Now that we have a baseline understanding of where and how eczema and psoriasis can appear on the body, we should look at why they show up in the first place. Both of these skin conditions are very complex and have many different causes and forms of treatments that should be discussed with a dermatologist to decide what’s best for your situation. However, having an overview of the potential symptoms and options can help you be more informed for when you do go speak with your doctor.



There is no clear-cut cause of eczema (unfortunately). Most people with eczema do have higher levels of inflammation in the body from an overactive immune system, making that a likely culprit. Studies also show that some people with eczema have a mutation of the gene that causes filaggrin, the protein that forms the top protective layer of skin.

Last but not least, there’s staph A. (or scientifically, Staphylococcus aureus). Medical professionals and researchers used to see Staphylococcus aureus overgrowth in the skin microbiome as a symptom of eczema — from excess scratching and broken skin. Now, that’s all changing, and staph A. is thought to be the real trigger of eczema, rather than a byproduct.



Psoriasis, on the other hand, is caused by rapid skin cell growth. This increased speed causes skin cells to build up and cause red, flaky patches. The exact cause of psoriasis is unknown, but genetics and triggers to the immune system like illness, stress, medications, allergies, or environmental factors are thought to play a role in the development and flare-up of psoriasis.




Let’s start with the basics: both eczema and psoriasis appear as itching red rashes. Sometimes, though, you can differentiate between the two by the type of itch. Psoriasis tends to be less itchy but can have a slight burn. Eczema, on the other hand, can have more severe itching. Some people with eczema will scratch so much it leads to broken skin.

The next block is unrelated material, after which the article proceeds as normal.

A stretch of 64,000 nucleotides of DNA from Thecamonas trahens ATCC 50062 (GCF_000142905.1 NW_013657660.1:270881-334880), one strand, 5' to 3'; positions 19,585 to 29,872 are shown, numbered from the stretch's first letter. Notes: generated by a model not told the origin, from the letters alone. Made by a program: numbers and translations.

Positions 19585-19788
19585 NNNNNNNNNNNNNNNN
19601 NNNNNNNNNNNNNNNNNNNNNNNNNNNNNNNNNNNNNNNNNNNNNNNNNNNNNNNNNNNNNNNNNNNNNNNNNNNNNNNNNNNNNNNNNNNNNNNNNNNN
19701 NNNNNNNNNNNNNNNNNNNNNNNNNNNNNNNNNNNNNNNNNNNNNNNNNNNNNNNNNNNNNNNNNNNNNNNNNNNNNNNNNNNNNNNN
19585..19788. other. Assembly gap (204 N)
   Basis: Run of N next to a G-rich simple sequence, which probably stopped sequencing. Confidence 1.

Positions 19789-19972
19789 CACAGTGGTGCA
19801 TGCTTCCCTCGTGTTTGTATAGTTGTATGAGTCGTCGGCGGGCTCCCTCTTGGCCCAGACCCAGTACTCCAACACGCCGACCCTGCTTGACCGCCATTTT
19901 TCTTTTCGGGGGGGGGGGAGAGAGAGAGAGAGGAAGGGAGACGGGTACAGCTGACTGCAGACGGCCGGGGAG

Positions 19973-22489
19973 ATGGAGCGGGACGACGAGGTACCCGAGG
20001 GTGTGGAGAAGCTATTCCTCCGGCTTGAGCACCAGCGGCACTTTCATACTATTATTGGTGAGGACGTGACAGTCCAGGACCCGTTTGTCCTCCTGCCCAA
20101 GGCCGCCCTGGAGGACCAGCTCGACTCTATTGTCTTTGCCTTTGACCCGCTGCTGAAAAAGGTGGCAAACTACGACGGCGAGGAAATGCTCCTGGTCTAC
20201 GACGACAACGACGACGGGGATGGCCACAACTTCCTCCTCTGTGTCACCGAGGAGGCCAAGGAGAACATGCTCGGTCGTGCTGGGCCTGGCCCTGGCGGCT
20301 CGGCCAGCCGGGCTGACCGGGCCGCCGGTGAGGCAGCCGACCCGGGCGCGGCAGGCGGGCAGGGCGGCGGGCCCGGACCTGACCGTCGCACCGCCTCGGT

Both skin conditions can show up wherever, whenever they want, but psoriasis tends to be extra fond of the scalp, front of the elbows and knees, face, and buttock. Eczema is typically spotted on the back of the knees or in the crease of the elbows where sweat can build up and irritate the skin.



Psoriasis and eczema may both show up as red rashes on the skin, but they do have notable differences in appearance. For example, psoriasis tends to have a silvery appearance, with a film of scaly skin overtop. It’s also thicker and more raised than eczema. Eczema will have a less defined, unraised patch of skin that can appear cracked, rough, and leathery. Eczema will also sometimes leak liquid through the skin, making it less likely to scale than psoriasis.



When it comes to treating psoriasis and eczema, you have options for both. While there is some overlap, others can be quite different. Unfortunately, neither skin condition has a cure at this time.




Heavy moisturizing creams

Dryness makes eczema and itching worse, which is why it’s important to use a daily moisturizer. You can easily find heavy moisturizing creams without doctor assistance at many retailers. 


These heavy creams can be uncomfortable to use, leaving your skin feeling sticky. The layer of unabsorbed cream can then wreck sheets and clothing. They’re also laden with preservatives, which are actually anti-bacterial and kill both the good and bad bacteria on the skin. At the end of the day, these creams are not truly therapeutic and can end up doing damage instead.